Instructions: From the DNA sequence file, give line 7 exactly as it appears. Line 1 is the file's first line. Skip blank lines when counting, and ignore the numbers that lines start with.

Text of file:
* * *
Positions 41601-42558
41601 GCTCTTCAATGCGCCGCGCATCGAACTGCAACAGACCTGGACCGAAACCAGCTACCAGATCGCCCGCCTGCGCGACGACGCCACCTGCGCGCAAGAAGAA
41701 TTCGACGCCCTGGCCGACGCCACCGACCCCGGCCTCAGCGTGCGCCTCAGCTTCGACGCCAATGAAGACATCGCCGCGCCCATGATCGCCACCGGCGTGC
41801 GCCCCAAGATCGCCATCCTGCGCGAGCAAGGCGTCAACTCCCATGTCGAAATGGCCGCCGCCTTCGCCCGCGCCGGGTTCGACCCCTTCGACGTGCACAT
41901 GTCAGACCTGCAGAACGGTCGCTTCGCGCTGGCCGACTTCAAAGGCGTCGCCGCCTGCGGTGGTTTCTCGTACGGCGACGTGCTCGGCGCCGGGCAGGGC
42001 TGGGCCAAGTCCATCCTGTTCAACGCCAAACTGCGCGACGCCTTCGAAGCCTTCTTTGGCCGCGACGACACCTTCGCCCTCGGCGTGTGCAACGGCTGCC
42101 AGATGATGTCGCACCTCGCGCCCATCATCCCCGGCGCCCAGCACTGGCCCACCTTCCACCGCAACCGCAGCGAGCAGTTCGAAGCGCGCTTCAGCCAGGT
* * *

42101 AGATGATGTCGCACCTCGCGCCCATCATCCCCGGCGCCCAGCACTGGCCCACCTTCCACCGCAACCGCAGCGAGCAGTTCGAAGCGCGCTTCAGCCAGGT